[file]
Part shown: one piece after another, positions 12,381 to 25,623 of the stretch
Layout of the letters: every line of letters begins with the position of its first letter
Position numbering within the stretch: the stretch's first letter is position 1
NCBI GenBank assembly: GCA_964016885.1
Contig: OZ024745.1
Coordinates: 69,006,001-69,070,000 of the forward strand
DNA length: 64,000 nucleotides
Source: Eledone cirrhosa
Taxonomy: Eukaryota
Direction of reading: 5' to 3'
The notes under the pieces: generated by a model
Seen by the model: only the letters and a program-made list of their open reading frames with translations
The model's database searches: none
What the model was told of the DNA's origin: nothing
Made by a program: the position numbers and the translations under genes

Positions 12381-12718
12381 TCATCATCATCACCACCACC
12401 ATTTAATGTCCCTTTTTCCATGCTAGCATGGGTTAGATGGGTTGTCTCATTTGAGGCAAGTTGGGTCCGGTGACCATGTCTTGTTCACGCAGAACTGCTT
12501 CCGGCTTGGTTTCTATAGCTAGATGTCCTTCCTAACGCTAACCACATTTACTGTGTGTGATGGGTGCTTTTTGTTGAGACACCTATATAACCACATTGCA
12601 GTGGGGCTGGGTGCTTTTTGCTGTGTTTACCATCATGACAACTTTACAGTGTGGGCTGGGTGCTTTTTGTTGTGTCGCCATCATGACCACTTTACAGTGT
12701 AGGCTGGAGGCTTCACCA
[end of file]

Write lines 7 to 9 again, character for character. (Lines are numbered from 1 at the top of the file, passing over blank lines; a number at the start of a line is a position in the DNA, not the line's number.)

DNA length: 64,000 nucleotides
Source: Eledone cirrhosa
Taxonomy: Eukaryota